Missoula BLM plans prescribed burns in Blackfoot River watershed this week

(MISSOULA, Mont.) – The Bureau of Land Management's Missoula Field Office plans to conduct prescribed burning in the Blackfoot River watershed later this week.

On Thursday and Friday, the BLM plans to burn up to three small units totaling 140 acres along the lower Blackfoot River between Daigles Eddy and Thibodeau Rapids, approximately 15 miles northeast of Bonner.

The implementation and timing of these burns is dependent on weather and fuel conditions and will be carried out by crews on the ground using drip torches.

“This weekend brought the moisture, about a third of an inch, we needed to be ready to burn these specific units,” noted Steve Hancock, fire management specialist with the BLM Missoula Field Office.

The burns could produce smoke and could take one to two days to complete. Smoke impacts are carefully considered in coordination with smoke and air quality managers from Missoula County and the State of Montana.

The BLM is also working closely with staff from the Montana Department of Natural Resources and Conservation on these projects. In the Missoula Field Office, the DNRC provides fire suppression support for BLM-administered public lands.

“As wildfire season continues in other parts of the region and country, conditions on Missoula Field Office lands have moderated,” said BLM Missoula Field Manager Erin Carey. “These prescribed burns would be intentionally ignited and managed with local resources dedicated to the effort, with the objective of creating defensible space and restoring forest health.”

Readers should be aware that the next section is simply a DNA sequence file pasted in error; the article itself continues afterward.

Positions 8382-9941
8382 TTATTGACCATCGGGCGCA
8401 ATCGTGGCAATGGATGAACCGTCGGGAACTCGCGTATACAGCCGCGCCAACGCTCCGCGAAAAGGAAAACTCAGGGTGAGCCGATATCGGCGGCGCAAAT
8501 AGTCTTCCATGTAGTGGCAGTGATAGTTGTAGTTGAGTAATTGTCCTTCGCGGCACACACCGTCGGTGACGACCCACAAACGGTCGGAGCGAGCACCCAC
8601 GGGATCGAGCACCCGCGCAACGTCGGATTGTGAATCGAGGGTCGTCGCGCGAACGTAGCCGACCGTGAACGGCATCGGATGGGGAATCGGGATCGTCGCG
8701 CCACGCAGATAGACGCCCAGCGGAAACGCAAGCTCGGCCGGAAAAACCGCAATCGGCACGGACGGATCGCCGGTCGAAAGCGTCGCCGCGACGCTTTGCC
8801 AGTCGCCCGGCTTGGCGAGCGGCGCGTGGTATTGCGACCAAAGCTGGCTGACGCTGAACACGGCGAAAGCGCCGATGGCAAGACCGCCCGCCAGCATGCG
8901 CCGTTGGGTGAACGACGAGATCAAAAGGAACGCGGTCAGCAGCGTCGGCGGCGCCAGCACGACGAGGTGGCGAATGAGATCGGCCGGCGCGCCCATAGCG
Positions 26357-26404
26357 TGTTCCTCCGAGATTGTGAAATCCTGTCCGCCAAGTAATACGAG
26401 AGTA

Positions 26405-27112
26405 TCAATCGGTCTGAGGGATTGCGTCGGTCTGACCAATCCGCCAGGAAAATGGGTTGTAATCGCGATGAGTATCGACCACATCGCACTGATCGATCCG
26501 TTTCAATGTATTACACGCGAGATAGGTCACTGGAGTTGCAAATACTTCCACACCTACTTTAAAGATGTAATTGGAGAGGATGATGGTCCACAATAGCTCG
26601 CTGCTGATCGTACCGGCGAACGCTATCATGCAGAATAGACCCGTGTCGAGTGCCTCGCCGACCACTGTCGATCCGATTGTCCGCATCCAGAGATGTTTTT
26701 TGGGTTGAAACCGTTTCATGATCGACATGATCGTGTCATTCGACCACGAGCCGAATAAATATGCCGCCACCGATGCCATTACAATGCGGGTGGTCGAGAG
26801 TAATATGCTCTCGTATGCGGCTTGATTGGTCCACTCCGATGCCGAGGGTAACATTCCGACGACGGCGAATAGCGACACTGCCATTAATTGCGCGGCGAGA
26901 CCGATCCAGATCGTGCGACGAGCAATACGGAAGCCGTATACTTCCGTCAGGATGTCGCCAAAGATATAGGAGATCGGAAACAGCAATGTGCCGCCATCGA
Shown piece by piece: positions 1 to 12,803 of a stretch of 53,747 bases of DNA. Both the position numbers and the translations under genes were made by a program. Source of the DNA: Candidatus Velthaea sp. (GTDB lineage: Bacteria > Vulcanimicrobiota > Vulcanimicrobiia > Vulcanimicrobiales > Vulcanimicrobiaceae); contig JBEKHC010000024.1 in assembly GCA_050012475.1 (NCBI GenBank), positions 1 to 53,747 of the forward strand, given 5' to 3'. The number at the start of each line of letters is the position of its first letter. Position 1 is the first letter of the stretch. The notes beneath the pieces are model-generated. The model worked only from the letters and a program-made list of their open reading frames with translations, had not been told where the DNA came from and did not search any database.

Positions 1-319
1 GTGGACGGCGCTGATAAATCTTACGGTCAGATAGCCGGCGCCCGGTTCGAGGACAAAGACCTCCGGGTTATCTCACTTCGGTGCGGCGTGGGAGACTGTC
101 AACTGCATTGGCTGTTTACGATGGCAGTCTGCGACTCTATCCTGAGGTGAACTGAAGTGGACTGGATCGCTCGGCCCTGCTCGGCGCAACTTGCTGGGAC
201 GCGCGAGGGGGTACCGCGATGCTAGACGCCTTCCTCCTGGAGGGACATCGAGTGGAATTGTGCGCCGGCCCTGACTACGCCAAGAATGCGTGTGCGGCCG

Prescribed fire is a critical tool to reduce hazardous fuels and restore historic vegetative conditions on the landscape. By removing the smaller vegetation, or “ladder fuels,” land managers can create fuel breaks that can serve to reduce wildfire intensity and provide firefighters more opportunities to safely engage wildfires.

Additionally, the prescribed burns will benefit wildlife by creating conditions that are essential for the health and restoration of large-diameter Douglas fir, ponderosa pine, and western larch with intermittent openings of forbs, shrubs, and bunch grasses.

As conditions allow, the BLM Missoula Field Office could implement several additional burns in the larger Blackfoot watershed this fall ranging in size from 20 to 550 acres, using both ground and aerial (helicopter) resources.

For more information about the upcoming prescribed burns, call the Missoula Field Office at (406) 329-3869.


This year, we invite everyone to reimagine your public lands as we celebrate 75 years of the BLM’s stewardship and service to the American people. The BLM manages approximately 245 million acres of public land located primarily in 12 Western states, including Alaska. The BLM also administers 700 million acres of sub-surface mineral estate throughout the nation. The agency’s mission is to sustain the health, diversity, and productivity of America’s public lands for the use and enjoyment of present and future generations. 

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